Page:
4 Things to Remember When Grieving

It is not a matter of “if” … only “when.” The day will come when everything seems finished. A burden so heavy…a grief so smiting…a sadness so overwhelming, it would not matter much to you if your life just ended right then and there.

It is not a matter of “if” … only “when.” The day will come when everything seems finished. A burden so heavy…a grief so smiting…a sadness so overwhelming, it would not matter much to you if your life just ended right then and there.

For me, it was the last Sunday night in October, 1994. My father had a brain attack, one so severe he did not recover from it. He lived a few days but only because a machine kept his body alive. Ten days after the stroke, I gave the funeral homily, my older brother brought the eulogy, and my younger brother sang a song in the very church …the church where I was pastor…the church Dad had just joined the very morning of the mortal stroke that took his life…and, with it, our hearts. That was almost twenty years ago now and I have thought many times about how I survived that experience…the grief and sadness that I only ever feel now and again, but still do nonetheless. I have reflected much on my recovery…how it happened…over what period of time the healing came…and, I have learned a few things about grief and sadness and here are at least four of them.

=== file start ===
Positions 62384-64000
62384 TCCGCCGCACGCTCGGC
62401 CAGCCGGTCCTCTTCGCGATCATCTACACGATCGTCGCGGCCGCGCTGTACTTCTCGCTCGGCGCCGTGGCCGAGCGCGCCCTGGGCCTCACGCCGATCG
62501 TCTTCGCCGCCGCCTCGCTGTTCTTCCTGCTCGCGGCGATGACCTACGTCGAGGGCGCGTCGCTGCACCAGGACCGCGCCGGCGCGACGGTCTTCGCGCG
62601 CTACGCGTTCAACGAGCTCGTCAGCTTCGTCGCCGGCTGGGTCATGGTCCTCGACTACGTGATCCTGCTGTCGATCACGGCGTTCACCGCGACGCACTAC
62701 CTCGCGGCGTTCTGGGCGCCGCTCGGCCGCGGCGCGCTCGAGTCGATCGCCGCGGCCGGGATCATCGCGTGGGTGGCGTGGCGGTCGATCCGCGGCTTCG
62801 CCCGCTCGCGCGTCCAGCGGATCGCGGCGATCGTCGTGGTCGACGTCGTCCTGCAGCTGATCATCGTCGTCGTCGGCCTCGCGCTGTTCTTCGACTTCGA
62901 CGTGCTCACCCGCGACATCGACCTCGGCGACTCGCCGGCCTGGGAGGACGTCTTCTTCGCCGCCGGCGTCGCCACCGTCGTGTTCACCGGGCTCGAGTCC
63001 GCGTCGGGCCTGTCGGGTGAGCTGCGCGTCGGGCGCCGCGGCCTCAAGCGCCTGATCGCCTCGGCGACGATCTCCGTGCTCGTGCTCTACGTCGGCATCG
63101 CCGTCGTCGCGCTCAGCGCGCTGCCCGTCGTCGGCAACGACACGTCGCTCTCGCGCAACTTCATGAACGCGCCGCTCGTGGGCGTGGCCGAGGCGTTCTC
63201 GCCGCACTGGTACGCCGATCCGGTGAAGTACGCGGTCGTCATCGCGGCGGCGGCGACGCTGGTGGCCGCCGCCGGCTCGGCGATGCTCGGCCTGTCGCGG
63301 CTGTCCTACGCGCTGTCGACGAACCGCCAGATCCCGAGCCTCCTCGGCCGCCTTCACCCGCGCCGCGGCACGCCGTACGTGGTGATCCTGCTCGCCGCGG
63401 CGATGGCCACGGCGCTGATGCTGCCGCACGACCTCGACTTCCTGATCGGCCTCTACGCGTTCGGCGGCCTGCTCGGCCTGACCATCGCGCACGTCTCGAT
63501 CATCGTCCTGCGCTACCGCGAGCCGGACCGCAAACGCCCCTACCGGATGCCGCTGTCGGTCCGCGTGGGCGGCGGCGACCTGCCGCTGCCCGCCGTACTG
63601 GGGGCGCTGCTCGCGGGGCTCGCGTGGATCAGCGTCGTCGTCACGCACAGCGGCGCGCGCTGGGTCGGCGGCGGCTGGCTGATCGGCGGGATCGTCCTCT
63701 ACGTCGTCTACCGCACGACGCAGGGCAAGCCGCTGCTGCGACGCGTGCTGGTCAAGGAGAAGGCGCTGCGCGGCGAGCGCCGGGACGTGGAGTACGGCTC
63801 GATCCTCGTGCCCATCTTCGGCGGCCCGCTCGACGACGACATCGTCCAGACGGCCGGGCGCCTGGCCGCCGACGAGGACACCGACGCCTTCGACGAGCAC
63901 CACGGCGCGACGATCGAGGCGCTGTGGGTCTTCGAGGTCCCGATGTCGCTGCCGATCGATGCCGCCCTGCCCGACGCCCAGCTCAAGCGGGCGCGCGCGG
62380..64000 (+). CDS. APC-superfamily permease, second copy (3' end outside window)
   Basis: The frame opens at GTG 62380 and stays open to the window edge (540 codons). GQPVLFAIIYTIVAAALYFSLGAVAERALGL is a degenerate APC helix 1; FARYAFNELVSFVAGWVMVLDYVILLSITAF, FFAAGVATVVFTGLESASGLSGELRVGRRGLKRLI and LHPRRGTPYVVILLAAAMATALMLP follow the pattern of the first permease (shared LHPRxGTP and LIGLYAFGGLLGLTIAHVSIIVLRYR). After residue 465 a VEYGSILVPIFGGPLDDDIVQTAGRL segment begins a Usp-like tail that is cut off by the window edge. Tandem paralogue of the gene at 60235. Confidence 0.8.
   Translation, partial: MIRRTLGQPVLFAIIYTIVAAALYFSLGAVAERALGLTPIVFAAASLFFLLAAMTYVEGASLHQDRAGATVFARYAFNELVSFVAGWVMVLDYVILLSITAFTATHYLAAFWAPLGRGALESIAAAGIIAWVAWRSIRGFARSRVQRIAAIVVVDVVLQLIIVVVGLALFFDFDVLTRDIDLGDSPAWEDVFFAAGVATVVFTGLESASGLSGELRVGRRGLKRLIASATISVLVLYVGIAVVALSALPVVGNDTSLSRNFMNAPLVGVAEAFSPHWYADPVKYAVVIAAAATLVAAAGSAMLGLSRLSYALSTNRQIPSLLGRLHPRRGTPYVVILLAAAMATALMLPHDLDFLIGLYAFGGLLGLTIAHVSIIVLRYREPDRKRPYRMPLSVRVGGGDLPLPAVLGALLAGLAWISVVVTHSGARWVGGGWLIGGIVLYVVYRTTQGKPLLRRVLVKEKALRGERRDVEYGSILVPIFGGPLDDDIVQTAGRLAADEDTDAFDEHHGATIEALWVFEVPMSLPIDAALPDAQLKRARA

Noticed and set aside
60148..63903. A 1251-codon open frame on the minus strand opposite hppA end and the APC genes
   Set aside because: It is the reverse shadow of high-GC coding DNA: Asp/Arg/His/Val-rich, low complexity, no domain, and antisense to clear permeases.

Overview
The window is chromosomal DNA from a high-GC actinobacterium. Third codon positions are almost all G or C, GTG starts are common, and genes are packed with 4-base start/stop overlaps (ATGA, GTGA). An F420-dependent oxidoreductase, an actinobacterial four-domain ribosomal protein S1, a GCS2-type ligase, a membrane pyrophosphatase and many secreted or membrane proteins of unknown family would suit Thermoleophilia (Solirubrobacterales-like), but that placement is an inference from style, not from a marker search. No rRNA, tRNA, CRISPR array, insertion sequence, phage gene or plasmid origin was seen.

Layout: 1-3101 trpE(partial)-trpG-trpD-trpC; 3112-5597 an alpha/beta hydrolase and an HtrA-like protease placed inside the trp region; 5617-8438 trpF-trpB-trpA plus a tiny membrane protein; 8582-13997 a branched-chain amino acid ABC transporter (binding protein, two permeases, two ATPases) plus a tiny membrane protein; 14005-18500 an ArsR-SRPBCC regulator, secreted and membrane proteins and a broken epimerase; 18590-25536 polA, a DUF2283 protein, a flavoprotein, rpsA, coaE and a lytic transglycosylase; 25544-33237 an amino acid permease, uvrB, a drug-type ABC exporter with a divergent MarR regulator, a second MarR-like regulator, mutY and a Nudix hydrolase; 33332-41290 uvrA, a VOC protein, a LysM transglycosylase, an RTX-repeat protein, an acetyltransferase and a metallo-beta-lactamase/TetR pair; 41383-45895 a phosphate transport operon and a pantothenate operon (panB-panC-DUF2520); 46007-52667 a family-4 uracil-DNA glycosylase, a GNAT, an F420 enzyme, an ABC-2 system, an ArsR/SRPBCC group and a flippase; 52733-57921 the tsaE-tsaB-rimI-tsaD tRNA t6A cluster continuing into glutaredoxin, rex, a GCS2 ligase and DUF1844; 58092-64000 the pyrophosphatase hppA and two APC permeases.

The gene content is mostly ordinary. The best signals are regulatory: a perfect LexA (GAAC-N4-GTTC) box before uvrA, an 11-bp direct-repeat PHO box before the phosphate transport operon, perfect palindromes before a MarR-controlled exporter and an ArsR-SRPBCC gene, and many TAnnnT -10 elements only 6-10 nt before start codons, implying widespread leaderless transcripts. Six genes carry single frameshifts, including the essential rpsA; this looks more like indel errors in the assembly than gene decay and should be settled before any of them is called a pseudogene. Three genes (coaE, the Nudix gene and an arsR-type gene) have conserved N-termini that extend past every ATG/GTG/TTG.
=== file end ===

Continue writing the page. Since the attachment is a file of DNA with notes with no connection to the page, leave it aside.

1. Dark night of the soul. When “the dark night of the soul,” as St. John of the Cross called it, comes…and, be assured, my friend…the night IS coming, you will be in utter shock, denial, and perhaps even panic. If like me, you’ll shift into gear…take charge…and appear to everyone else around you as if you know how to manage unexpected, and unwanted, happenings. What they do not know is that this is normally how you respond to crises. They’ll turn to you for leadership and you’ll provide it. But do not be deceived by what feels and appears to others as strength. You are really just operating from a default position into which you instinctively shift whenever a crisis occurs. It’s a kind of denial position, too, or may quickly become so. It will be just one of many strange things you will do in the days that follow a heart-wrenching crisis.

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Everyone responds to the initial shock of things differently. You would wise to acquaint yourself with “the stages of grief” because, although a dated book now, E. Kubler-Ross’ work is timeless and helpful. Knowing the stages of grief…or, knowing how grief works and the likely route it takes…will not help you much at the outset of the journey. But during the days and months, even years, that follow the event you will recognize Kubler-Ross’ path the process of pain follows and it will act as a map on your road to recovery.

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